But in this moment of extreme political vulnerability, high administration officials began to point out in private post-mortems with reporters that Kennedy had inherited the Bay of Pigs idea from President Eisenhower.
On April 23, Interior Secretary Stewart L. Udall made the mistake of giving public voice to the administration line, and the Republicans, predictably, pounced upon him.
"Here was a plan conceived by one administration," Udall declared. "This from all I can find out began over a year ago and President Eisenhower directed it."
"Cheap and vicious partisanship," retorted Richard M. Nixon.
Kennedy stepped in quickly the next day to prevent all-out political war. He told Pierre Salinger to issue a public statement.
"President Kennedy has stated from the beginning," Salinger declared, "that as President he bears sole responsibility for the events of the past days. He has stated on all occasions, and he restates it now, so it will be understood by all. The President is strongly opposed to anyone within or without the administration attempting to shift the responsibility."
Kennedy's full public acceptance of the blame seemed to be the Republicans' price for laying off the Cuban issue, at least temporarily. In the week after the invasion, the President discussed the operation at length with Eisenhower, Nixon, Senator Barry M. Goldwater of Arizona and Governor Nelson A. Rockefeller of New York. Eisenhower set the Republican line on emerging from an eighty-five-minute conversation with Kennedy at Camp David on April 22.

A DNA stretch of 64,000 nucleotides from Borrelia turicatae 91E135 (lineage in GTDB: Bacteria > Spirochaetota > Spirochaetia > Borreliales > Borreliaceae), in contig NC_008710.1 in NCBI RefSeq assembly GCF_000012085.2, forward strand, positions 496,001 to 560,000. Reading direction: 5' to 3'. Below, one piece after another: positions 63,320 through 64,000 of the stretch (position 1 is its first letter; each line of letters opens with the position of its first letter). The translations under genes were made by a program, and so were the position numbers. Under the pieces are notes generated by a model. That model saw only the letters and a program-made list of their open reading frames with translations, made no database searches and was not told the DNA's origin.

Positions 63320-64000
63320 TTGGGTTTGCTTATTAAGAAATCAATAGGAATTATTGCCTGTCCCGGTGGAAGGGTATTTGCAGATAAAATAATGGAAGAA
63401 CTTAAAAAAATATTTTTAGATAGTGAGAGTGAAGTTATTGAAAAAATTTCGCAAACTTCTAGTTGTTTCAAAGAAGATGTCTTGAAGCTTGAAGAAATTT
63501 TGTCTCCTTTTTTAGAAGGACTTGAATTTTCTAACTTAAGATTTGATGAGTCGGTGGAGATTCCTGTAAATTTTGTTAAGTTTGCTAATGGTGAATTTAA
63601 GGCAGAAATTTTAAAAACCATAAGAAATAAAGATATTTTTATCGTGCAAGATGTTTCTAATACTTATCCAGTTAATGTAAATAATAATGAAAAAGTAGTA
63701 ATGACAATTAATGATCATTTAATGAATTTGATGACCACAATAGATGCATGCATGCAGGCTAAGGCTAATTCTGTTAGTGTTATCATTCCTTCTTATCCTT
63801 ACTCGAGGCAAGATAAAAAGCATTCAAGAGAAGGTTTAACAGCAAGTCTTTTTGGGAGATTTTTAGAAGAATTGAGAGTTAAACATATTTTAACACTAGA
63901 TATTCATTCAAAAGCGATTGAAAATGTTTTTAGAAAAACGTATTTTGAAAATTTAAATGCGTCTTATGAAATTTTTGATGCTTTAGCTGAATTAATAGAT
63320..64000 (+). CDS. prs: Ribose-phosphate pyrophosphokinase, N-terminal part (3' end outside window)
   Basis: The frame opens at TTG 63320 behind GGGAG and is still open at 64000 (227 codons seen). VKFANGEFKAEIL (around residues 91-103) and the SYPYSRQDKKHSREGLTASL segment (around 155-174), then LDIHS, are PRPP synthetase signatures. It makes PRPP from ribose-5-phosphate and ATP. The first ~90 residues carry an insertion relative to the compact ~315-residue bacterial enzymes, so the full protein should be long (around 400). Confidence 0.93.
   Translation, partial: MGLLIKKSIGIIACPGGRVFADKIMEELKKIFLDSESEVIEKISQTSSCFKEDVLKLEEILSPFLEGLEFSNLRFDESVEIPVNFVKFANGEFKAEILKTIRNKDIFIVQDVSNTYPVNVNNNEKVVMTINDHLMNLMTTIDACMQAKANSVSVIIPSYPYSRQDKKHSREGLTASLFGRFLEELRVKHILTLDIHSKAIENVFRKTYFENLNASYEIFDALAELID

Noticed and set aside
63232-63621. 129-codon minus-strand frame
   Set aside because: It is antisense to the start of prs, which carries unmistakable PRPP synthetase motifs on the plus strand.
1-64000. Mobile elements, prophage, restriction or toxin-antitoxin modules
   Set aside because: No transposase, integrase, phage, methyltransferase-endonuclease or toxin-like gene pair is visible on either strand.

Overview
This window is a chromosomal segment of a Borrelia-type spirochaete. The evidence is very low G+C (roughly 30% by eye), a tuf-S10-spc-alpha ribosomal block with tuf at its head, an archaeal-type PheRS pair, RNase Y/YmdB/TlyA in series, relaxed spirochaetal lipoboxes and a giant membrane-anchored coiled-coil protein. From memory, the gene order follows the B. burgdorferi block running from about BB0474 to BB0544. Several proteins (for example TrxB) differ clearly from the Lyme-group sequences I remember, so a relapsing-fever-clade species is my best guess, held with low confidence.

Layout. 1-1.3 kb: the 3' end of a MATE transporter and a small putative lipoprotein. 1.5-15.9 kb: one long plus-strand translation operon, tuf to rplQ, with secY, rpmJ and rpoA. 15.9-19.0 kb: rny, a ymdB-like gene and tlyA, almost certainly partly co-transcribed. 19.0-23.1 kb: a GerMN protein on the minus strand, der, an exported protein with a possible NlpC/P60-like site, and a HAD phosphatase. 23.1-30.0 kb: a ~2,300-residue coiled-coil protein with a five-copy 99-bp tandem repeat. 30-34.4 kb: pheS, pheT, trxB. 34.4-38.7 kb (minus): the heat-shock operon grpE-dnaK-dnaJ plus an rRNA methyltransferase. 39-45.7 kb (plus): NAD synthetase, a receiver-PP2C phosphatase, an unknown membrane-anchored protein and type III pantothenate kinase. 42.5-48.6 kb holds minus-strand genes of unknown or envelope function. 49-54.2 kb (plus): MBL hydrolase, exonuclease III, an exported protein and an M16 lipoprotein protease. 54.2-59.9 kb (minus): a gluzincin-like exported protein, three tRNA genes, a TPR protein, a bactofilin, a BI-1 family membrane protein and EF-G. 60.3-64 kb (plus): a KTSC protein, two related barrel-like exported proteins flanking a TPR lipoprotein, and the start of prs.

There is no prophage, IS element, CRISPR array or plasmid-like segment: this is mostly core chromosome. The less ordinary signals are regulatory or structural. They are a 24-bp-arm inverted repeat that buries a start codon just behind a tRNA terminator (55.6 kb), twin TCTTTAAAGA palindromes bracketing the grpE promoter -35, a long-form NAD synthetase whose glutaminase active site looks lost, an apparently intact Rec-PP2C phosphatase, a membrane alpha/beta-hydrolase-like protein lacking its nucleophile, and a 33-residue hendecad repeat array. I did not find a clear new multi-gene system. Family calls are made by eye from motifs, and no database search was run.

"I am all in favor," Eisenhower declared, "of the United States supporting the man who has to carry the responsibility for our foreign affairs."
Kennedy used the momentary truce to set in motion a sweeping reorganization of the Invisible Government. Even before the Bay of Pigs, he had planned a major shake-up in the hierarchy of the CIA. He had indicated to several high-ranking officials that he would put Richard Bissell in charge of the agency when Dulles stepped down.